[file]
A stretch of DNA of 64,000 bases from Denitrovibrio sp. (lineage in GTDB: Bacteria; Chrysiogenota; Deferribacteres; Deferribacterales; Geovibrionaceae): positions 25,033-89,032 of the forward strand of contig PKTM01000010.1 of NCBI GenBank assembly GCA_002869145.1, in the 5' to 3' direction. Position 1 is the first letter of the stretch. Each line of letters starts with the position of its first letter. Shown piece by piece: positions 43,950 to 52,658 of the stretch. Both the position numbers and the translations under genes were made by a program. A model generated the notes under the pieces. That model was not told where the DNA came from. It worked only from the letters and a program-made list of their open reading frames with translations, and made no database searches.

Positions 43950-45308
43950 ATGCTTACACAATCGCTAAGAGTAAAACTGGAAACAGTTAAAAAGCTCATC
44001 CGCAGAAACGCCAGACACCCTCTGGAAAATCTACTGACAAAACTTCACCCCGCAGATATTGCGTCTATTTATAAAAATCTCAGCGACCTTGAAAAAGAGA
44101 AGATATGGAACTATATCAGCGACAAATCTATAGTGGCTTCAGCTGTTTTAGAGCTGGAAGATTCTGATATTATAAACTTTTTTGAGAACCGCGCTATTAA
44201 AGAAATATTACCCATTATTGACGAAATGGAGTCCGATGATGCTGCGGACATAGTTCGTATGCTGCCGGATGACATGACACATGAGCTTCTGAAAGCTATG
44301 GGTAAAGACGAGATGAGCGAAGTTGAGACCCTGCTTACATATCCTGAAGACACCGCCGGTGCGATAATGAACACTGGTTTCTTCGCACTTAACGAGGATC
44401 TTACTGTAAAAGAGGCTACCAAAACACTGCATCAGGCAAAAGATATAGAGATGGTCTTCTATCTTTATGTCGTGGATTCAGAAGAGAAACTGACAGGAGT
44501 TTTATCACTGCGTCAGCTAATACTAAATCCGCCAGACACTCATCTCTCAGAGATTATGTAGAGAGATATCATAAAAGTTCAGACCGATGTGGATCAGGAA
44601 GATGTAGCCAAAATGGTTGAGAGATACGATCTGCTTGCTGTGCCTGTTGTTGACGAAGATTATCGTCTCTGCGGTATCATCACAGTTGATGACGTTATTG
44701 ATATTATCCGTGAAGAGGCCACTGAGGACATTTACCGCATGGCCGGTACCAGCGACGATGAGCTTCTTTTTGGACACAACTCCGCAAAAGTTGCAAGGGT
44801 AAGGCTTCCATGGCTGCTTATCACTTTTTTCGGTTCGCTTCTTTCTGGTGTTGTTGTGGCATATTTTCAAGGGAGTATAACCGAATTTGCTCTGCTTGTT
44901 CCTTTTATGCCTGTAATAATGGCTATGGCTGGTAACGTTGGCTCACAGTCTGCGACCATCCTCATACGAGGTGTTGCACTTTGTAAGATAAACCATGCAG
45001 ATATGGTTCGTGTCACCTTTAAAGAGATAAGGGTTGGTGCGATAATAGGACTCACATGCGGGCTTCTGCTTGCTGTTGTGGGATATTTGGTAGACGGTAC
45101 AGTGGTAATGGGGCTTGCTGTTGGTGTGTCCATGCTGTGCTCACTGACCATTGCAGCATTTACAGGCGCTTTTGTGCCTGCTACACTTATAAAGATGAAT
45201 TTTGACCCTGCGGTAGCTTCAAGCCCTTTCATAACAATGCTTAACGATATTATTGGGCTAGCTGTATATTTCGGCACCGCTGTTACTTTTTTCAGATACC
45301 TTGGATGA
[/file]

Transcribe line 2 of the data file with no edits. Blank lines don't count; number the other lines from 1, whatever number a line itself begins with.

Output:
Positions 43950-45308